A journalist from Angkasa magazine has denied that his two colleagues who were onboard the Sukhoi Superjet 100 plane had their cell phones switched on during its demonstration flight on Wednesday.
Gatot Rahardjo said Friday that he tried to reach his colleagues, Didik Nur Yusuf and Dody Aviantara, immediately after the company heard about the accident at around 5 p.m. on the same day. The accident took place at around 3:20 p.m.
“I personally called our two [Angkasa] journalists on Wednesday at 5 p.m. but their phones were already off at that time,” he said as quoted by tribunnews.com.
Through its Twitter account, @Angkasa_Magz, Angkasa also denied that their journalists’ cell phones were active.
“We have checked with an operator and received information that the signal of a cell phone number belonging to Dody Aviantara was last active at 2:16 p.m. at Halim Perdanakusuma Airport,” Angkasa said via the microblogging website.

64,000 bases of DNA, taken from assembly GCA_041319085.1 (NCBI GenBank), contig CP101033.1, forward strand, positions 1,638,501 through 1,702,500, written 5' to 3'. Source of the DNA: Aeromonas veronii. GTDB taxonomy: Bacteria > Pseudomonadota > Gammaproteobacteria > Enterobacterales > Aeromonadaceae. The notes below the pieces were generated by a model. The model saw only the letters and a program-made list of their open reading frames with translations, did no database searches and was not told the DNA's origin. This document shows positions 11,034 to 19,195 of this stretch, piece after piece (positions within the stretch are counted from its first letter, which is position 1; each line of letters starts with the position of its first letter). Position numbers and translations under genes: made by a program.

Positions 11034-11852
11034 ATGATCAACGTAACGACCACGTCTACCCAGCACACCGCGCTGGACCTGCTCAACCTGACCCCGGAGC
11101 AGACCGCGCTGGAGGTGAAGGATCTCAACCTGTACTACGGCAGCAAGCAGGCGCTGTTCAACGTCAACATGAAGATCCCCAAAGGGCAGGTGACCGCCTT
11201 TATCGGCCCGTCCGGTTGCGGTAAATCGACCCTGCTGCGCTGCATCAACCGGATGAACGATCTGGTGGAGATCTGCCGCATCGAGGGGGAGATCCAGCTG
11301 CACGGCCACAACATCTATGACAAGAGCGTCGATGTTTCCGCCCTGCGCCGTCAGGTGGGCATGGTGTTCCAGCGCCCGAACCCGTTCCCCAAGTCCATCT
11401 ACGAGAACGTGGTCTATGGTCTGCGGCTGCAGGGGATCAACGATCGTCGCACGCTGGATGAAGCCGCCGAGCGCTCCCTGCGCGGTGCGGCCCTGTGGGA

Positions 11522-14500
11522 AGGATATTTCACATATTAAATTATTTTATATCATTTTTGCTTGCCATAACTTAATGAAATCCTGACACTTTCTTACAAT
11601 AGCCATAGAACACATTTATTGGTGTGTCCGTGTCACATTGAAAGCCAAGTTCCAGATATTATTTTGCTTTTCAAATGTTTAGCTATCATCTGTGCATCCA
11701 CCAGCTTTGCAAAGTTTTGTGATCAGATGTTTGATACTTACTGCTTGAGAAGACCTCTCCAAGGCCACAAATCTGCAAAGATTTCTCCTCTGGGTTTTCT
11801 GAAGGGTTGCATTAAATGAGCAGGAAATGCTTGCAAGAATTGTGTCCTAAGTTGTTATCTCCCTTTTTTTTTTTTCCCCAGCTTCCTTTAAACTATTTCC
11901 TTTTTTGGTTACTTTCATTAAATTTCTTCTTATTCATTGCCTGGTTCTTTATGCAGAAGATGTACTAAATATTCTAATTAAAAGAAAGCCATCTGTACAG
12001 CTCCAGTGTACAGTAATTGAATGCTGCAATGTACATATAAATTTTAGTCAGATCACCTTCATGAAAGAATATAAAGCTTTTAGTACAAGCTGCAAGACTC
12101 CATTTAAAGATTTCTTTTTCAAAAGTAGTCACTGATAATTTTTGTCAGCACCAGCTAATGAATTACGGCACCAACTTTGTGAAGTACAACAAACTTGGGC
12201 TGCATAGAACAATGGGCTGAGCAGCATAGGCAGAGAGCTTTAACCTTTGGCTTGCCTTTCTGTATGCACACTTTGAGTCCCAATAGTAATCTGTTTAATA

The company said that rumors saying its two journalists’ cell phones were active could not be substantiated and were untrue.
Angkasa editor Dudi Sudibyo earlier said he could connect to the Angkasa journalists’ cell phones at the time of the accident, but got no answer.
“The last time we tried to contact them was at 5 p.m. [on Wednesday]. The tone was there, but there was no answer,” Dudi said on Wednesday as quoted by detik.com.
Dudi did not respond to The Jakarta Post’s questions about the truth of his previous statement.
As rescue and recovery efforts are still underway, the cause of the Russia-made aircraft’s crash remains unclear.
Reports that cell phone signal interfere with an airplane’s avionic systems during flight to a degree that such interference might result in plane crash have been largely unsubstantiated by research.
However, exact conditions are difficult to replicate in laboratory settings, and as a safety precaution, passengers are always advised to switch off their cell phones and other personal electronic devices. (mtq)